English version


From Longman Dictionary of Contemporary Englishifif1 /ɪf/ ●●● S1 W1 conjunction  1 IFused when talking about something that might happen or be true, or might have happened We’ll stay at home if it rains. If you need money, I can lend you some. If I didn’t apologize, I’d feel guilty. If you had worked harder, you would have passed your exams. What would happen to your family if you were to die in an accident? If Dad were here, he would know what to do. Taste the soup and add salt and pepper if necessary. I want to get back by five o’clock if possible. I think I can fix it tomorrow. If not, you’ll have to wait till Friday. Is the book available, and if so, where? The missiles can be fired only if the operator types in a six-digit code. We’ll face that problem if and when it comes along (=if it happens or when it happens). If by any chance you can’t manage dinner tonight, perhaps we can at least have a drink together.2 IFused to mention a fact, situation, or event that someone asks about, or is not certain about He stopped to ask me if I was all right. I don’t know if what I am saying makes any sense. I doubt if anyone will remember me. I’m not sure if this is the right road or not.3 IFused to mention a type of event or situation when talking about what happens on occasions of that type If I go to bed late, I feel dreadful in the morning. Plastic will melt if it gets too hot.4 used when saying what someone’s feelings are about a possible situation You don’t seem to care if I’m tired. I’m sorry if I upset you. It would be nice if we could spend more time together.5 spoken used when making a polite request I wonder if you could help me. I’d be grateful if you would send me further details. Would you mind if I open a window? If you would just wait for a moment, I’ll try to find your papers.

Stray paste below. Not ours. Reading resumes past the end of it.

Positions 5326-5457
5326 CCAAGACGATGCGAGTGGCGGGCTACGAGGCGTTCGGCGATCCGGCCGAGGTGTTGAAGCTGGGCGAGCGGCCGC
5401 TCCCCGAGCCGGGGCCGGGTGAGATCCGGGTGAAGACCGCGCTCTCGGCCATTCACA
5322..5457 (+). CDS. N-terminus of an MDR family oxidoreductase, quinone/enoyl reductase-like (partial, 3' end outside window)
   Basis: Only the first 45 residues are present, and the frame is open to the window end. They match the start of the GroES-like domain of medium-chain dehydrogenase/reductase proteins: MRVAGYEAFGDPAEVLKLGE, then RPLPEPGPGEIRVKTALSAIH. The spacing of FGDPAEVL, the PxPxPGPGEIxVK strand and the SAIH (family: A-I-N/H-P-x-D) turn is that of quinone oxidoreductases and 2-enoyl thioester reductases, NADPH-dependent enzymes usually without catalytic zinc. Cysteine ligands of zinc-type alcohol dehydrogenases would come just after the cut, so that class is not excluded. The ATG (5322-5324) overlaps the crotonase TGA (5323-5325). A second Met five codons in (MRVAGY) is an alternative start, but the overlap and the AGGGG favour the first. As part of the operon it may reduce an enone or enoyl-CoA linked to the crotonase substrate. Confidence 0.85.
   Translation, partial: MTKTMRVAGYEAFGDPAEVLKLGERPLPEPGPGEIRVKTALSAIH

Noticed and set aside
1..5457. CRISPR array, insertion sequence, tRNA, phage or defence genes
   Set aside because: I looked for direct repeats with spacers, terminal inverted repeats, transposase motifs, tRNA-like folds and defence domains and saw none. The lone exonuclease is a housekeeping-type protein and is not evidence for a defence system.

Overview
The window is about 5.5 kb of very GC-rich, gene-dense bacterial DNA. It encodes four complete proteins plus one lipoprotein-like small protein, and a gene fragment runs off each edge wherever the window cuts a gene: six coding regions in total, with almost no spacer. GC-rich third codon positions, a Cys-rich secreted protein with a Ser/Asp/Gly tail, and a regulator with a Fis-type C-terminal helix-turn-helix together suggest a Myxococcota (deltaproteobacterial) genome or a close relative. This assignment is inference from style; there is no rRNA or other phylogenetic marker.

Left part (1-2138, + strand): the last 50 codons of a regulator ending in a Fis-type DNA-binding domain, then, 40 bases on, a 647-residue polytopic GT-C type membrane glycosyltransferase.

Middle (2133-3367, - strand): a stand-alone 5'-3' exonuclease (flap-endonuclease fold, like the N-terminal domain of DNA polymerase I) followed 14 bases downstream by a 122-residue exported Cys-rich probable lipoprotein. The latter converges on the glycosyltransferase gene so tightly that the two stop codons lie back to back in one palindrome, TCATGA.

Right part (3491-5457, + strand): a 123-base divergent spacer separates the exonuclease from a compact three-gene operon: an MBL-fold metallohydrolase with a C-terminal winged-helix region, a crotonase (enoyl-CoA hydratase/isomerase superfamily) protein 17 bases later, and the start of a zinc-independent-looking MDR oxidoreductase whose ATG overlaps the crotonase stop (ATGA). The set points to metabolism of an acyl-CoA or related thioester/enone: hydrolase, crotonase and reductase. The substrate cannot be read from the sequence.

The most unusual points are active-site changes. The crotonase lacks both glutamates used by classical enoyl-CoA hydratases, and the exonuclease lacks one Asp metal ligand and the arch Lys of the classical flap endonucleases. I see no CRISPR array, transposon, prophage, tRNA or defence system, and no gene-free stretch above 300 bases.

6 used when you are adding that something may be even more, less, better, worse etc than you have just said Brian rarely, if ever, goes to bed before 3 am. Their policies have changed little, if at all, since the last election. Her needs are just as important as yours, if not more so. The snow was now two feet deep, making it difficult, if not impossible, to get the car out.7 even if8 if anything9 spoken used during a conversation when you are trying to make a suggestion, change the subject, or interrupt someone else If I might just make a suggestion, I think that the matter could be easily settled with a little practical demonstration. If I could just take one example to illustrate this.10 if I were you11 if only12 used to say that, although something may be true, it is not important If he has a fault at all, it is that he is too generous. Her only problem, if you can call it a problem, is that she expects to be successful all the time.13 ALTHOUGHused when adding one criticism of a person or thing that you generally like The eldest son was highly intelligent, if somewhat lazy. Lunch was a grand if rather noisy affair. as if at as2(9), → if ever there was one at ever(15), → what if ... ? at whatGrammarChoosing the right tenseYou use if with the present tense, when talking about possible future events: If I see him, I’ll tell him. Don’t say: If I will see him, I’ll tell him.You use if with the past tense to talk about something that is unlikely or impossible: If I won the lottery, I would leave my job. Don’t say: If I would win the lottery ...In everyday spoken English, you say if I was: If I was younger, I’d do it myself.In more formal English, you say if I were: If I were in your position, I’d ask for help.You use if with the past perfect to talk about something that did not happen: If they had tried to stop the protest, there would have been a riot. Don’t say: If they would have tried to stop the protest ...You also use if with the present perfect, when talking about whether something has happened or not: If she hasn’t called by tomorrow, I’ll call her.ComparisonifYou say: I’m not sure if I heard him correctly.I don’t know if he is guilty.whetherYou say: I’m not sure whether I heard him correctly.I don’t know whether he is guilty.You can use whether after a preposition: We discussed the issue of whether to pay. Don’t say: the issue of if to payYou can say whether to do something: He doesn’t know whether to accept. Don’t say: He doesn’t know if to accept.THESAURUSif used when talking about the possibility that something might happen or be trueHe faces a long prison sentence if the court finds him guilty.If scientists’ predictions are correct, average global temperatures could rise by 6 degrees.unless if something does not happen, or if someone does not do somethingThe star is difficult to see unless the sky is very clear.Doctors said they could not treat the boy unless his parents gave their permission.whether or not used when saying that it does not matter if something happens or not, or if something is true or notMost people will get better on their own, whether or not they receive medical treatment.I’m still going, whether she likes it or not.otherwise used when saying that there will be a bad result if someone does not do something, or if something does not happenDrink plenty of water – otherwise you will become dehydrated.in case in order to deal with something that might happenShe did not think it would rain, but she took her umbrella just in case.It is best to keep a medical kit ready in case of emergency.as long as/provided that only if something else happens or is trueVisitors are welcome, as long as they bring their own tent.Anyone can join the course, provided that there is space available. As long as you can find a computer, you can access an internet-based bank account wherever you are.on condition that used when you agree to do something only if someone first agrees to do something elseHe was offered the job on condition that he went on a month-long training course.